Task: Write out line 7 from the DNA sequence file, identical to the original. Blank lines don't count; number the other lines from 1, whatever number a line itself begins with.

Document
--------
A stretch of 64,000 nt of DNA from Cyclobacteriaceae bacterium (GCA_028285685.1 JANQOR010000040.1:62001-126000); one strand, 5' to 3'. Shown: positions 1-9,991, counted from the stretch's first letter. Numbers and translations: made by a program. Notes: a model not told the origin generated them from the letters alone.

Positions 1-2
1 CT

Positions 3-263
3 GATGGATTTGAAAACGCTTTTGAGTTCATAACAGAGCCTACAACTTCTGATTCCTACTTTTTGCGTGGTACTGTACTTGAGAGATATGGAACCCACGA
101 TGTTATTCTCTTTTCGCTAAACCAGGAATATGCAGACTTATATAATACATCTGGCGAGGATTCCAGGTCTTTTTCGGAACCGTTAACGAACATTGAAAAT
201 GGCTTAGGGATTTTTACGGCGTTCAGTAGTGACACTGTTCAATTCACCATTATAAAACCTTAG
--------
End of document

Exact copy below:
201 GGCTTAGGGATTTTTACGGCGTTCAGTAGTGACACTGTTCAATTCACCATTATAAAACCTTAG